My Grandfather told me, about six months before he passed away, that the most powerful thing in life is a fragile mystery.
After graduating from Full Sail, I didn’t take an internship that I probably should’ve. No regrets or anything, I just took a different door. I ended up moving back into my Mom’s house with the intention that my stay there would be very short. I ended up being there for a year and a handful of months, but that’s another story. About three weeks after arriving in Michigan, I started spending a lot of time with ol’ Gramps (a nickname he truly deplored).
He aged to 86 years around the time I left Florida, and finally started letting family help him with chores around the house. My Mom and her sisters were handling everything he needed, but since I was back in the area, and didn’t have a ton to do, it ended up being the perfect opportunity for me to hang out with one of my favorite people. I got lucky, too. In the months that followed, I was able to chip off a few pieces of wisdom that came with living close to 90 years.
I had great respect for my Grandfather. Still do. He grew up poorer than dirt, but made a spectacular life for himself and his family by working harder than anyone I’ve ever known. He was a military man. Very corporate, organized, and had a tough-but-fair kind of attitude. He was a very short step away from being vice president of GM before he decided to retire in his late 50’s. He showed me what hard work could afford, but just as importantly, what it takes away. He always wanted me to remember that sacrifice was a very real part of busting your ass.
I’d visit him at least once a week, sometimes more. I’d change lightbulbs that were a little too far up in his ceilings, go with him to the hardware store so he could get odds and ends for projects, change out wiring in his furnace — whatever he needed. He was still a pretty active guy that got around relatively easily in his old age, but there was enough he couldn’t do that he ended up taking the help. I think he liked having me around after a while, but it took some time. He liked to bark a bit, but he never had a bite to him. I always did my best for him, and he was happy because he was getting free labor (as he saw it, I was just helping my Gramps out).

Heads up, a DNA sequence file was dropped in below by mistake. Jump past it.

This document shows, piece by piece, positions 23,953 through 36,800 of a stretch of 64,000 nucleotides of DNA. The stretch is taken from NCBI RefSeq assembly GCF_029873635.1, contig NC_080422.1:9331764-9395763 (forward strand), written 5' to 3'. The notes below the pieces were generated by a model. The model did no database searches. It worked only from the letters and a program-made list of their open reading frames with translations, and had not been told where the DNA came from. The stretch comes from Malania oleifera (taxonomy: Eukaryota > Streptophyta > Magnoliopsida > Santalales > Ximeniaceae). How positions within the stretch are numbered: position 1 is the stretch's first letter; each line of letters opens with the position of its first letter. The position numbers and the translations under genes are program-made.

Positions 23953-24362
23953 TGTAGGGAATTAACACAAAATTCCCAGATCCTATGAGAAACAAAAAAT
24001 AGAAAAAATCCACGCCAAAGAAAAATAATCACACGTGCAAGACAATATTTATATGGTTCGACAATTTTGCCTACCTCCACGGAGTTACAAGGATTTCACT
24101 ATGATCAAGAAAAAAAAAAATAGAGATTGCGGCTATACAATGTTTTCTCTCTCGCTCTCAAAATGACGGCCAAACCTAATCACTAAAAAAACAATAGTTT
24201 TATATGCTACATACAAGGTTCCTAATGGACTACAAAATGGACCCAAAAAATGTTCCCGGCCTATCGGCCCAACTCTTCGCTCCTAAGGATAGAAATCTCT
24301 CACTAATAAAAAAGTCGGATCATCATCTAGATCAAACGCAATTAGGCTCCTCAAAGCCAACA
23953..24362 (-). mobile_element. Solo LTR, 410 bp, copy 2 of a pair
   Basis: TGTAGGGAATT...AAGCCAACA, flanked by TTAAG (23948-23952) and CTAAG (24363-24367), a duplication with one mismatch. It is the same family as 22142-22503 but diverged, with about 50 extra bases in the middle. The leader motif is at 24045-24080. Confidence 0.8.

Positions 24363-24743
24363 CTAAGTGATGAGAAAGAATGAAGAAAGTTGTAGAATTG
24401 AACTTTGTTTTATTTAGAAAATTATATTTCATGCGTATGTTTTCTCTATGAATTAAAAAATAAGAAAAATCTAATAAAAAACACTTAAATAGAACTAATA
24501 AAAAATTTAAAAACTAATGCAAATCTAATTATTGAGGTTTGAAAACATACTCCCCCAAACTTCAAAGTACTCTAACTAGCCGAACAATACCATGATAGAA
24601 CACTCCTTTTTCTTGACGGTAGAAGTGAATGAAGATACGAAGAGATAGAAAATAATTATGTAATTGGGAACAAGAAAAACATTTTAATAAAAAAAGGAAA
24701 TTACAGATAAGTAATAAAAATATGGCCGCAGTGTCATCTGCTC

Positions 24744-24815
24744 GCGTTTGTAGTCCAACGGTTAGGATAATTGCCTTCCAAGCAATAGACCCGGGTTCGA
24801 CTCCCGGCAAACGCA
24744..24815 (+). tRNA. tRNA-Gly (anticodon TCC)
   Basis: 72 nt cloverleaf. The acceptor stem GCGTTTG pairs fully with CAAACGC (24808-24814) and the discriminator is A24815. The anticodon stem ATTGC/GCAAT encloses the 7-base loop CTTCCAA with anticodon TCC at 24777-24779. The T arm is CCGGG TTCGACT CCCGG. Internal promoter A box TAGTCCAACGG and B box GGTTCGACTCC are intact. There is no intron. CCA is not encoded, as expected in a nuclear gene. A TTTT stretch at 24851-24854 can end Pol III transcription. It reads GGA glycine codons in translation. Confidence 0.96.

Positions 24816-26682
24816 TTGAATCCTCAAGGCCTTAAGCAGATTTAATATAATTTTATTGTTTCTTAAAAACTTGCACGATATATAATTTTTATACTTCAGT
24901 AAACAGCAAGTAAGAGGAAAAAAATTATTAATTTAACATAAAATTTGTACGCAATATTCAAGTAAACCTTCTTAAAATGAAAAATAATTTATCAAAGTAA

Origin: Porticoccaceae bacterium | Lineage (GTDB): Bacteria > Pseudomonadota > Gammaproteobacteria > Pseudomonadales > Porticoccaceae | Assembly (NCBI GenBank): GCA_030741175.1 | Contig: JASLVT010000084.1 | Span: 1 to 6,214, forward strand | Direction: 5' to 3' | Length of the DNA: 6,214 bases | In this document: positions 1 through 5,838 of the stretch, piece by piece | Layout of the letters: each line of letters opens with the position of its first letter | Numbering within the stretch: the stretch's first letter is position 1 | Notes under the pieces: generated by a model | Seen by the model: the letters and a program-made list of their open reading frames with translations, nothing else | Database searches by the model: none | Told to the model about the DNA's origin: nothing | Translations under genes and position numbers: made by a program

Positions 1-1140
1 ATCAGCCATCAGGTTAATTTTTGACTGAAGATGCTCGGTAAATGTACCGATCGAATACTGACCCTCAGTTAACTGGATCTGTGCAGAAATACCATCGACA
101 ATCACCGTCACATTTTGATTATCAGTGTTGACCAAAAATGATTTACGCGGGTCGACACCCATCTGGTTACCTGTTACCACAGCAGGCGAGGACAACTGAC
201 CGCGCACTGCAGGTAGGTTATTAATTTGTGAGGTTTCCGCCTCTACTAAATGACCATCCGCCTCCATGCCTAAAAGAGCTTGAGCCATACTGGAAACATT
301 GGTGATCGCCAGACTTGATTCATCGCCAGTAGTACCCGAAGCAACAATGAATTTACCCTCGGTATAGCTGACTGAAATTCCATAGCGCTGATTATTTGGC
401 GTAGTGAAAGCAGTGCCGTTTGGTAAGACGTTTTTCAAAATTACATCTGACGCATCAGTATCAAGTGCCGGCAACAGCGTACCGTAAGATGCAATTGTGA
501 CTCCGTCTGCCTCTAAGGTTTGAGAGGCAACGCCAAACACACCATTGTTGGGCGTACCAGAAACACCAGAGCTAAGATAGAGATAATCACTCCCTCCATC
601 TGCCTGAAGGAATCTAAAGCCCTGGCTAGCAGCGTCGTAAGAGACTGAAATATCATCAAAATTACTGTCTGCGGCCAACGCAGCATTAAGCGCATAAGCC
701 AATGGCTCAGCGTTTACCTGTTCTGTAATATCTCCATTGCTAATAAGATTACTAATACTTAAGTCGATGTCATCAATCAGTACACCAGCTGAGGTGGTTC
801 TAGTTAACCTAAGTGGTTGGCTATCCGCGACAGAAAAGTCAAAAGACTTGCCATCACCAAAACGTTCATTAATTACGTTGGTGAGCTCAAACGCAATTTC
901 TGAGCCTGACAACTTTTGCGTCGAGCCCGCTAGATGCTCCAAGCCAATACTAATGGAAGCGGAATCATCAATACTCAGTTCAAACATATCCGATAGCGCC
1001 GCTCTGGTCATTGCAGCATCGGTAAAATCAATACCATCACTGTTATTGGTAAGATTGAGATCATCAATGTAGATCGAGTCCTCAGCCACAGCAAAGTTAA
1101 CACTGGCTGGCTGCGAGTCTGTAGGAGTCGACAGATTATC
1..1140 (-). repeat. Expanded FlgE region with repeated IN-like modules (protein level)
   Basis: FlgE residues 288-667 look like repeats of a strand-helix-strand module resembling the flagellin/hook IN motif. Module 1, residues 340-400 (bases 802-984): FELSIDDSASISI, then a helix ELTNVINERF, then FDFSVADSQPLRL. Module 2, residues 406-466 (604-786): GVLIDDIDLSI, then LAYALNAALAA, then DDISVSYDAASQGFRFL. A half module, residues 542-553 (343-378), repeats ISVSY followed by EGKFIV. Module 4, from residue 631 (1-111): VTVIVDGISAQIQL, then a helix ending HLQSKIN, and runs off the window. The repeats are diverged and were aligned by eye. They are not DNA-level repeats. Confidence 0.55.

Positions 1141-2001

Eventually, he was also able to talk to me in a way I don’t think he ever expected to talk to anyone. At least anyone I knew. Maybe my Grandmother. And I didn’t expect it either. It didn’t happen right away, of course, but by the end, he was more than my Grandfather, and I was more than his grandson. We were friends. Close friends. It was a special relationship, and I'm glad we had the chance to have that.
It all started easily enough. I’d just ask questions. I’d be using a screwdriver on a door hinge and ask him what it like being a teenager in the 1940’s. What was it like being a part of the automotive revolution in Flint and Detroit? Was it hard having thousands of employees? What was the hardest day of your life? How did you meet my Grandmother? What’s the one thing you didn’t do that you wish you would’ve done? He’d answer every question, some in greater detail than others. He never refused to answer anything, and that felt great. Eventually, he started to offer up thoughts on his own, without me having to ask. He was never a big “back in my day” kind of guy, but I got him to open up.